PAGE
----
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What happened? What’s next? - Dairy Revenue Protection: Some practical matters

Progressive Dairyman Editor Dave Natzke Published on 18 October 2018

You’re busy – milking cows, managing employees and wrapping up harvest. With that in mind, Progressive Dairyman launched this column: “What happened? What’s next?”

In recognition of your time, we’ll attempt to summarize recent events or actions making dairy headlines and reported in our weekly digital newsletter, Progressive Dairyman Extra. Then, we’ll seek out experts and sources putting that news into perspective and, most importantly, briefly describe how it might affect you.




What happened?

The USDA’s Risk Management Agency (RMA) authorized the sale of Dairy Revenue Protection (Dairy-RP) insurance policies, effective Oct. 9. Insurance coverage for the first quarter of 2019 (and four quarters thereafter) can be purchased until about Dec. 14, 2018.

What’s next?

In this article, we’ll begin to delve into some of the practical matters of Dairy-RP. In the future, we will provide additional background and begin working with experts to explore strategies to use Dairy-RP in your dairy’s risk management plan.


Policy vs. endorsement

Technically, you’re applying for a Dairy-RP policy, but purchasing “endorsements,” which are amendments or additions to an existing insurance contract. You can fill out a Dairy-RP application at any time, but actual coverage does not attach to that policy until you buy a quarterly endorsement.

After the original application, Dairy-RP is a continuous policy, remaining in effect year after year unless canceled by the farmer or the insurance agency.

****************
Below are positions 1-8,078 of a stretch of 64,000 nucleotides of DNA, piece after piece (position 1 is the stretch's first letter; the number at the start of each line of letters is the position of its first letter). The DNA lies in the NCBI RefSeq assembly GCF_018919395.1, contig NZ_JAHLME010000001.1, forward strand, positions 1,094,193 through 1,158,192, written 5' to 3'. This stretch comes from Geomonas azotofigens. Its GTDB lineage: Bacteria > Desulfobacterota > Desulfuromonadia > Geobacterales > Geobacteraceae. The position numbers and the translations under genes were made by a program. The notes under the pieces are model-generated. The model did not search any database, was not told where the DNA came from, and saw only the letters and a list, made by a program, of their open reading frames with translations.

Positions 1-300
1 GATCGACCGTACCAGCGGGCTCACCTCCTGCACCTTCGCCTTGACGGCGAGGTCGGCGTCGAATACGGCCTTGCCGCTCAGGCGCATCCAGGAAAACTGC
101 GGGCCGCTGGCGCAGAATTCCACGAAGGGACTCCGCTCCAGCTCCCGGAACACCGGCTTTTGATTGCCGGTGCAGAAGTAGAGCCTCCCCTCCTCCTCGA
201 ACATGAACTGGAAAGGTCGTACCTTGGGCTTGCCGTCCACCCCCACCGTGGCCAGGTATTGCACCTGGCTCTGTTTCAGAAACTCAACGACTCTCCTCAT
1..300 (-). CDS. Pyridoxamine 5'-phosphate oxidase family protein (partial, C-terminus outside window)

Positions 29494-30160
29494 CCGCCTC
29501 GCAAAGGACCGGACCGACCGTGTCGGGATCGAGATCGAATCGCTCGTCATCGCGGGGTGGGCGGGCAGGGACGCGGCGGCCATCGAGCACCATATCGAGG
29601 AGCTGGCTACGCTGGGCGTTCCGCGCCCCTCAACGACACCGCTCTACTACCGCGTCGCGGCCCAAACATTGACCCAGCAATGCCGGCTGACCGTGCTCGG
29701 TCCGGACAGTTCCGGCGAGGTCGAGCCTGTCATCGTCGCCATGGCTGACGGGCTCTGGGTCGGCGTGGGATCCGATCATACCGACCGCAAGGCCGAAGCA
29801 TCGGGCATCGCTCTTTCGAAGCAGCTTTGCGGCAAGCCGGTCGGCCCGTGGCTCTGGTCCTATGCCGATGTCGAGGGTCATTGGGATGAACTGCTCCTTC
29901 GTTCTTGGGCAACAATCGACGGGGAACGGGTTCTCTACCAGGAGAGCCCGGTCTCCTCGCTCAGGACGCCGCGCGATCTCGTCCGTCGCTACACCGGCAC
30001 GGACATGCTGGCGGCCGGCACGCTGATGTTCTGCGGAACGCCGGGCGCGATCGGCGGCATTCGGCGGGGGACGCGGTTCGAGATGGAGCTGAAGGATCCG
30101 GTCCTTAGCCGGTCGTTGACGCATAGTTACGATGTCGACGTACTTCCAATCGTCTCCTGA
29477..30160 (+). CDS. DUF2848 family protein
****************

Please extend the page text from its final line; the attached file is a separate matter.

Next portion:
You may buy multiple quarterly (three-month) coverage endorsements – up to five quarters into the future – with one application. Your insurance coverage starts the first day of the quarter for which the coverage endorsement was purchased.

Initial quarterly offerings available from Oct. 9-Dec. 14, 2018, include January-March, April-June, July-September and October-December 2019, and January-March 2020. Sales will close approximately 15 days before the beginning of the quarter covered. There is no obligation to buy more than one quarter at a time, and one quarter can be purchased several times to diversify risk management.

Selecting a provider


Dairy-RP is a dairy program created under a crop insurance model, and the timing of the introduction of Dairy-RP falls midway through the 2019 crop year, which started July 1, 2018, and ends June 30, 2019. The 2020 crop year is July 1, 2019, through June 30, 2020.

You can apply for only one Dairy-RP policy per (crop) year, and you can only obtain a policy from one authorized insurance agent during that year.

If you want to switch insurance providers, you would have to cancel your application with the current provider by the end of a crop year (June 30) and sign on with a new provider effective July 1 of the new crop year. However, any endorsements purchased in 2019 for the 2020 crop year would remain with the initial provider.

Shopping for an ‘agent’

The RMA sets the Dairy-RP premium price and rate, and all insurance agencies offering Dairy-RP must charge the same rate. There are strict prohibitions against charging different rates or offering rebates to seek a competitive advantage. Since it is providing premium subsides, RMA will review every policy.

While insurance agencies receive authorization to sell Dairy-RP from USDA’s RMA, they are regulated by individual states. Therefore, the company or firm offering the Dairy-RP policy to you must be licensed in the state in which your farm is located. Most states require prospective insurance agents to complete pre-licensing coursework before taking state licensing exams.

Agents may reside or have an office in one state, but can sell and service policies in other states if licensed there. An agent authorized through RMA to sell a Dairy-RP policy is not required to sell other crop insurance policies and vice versa.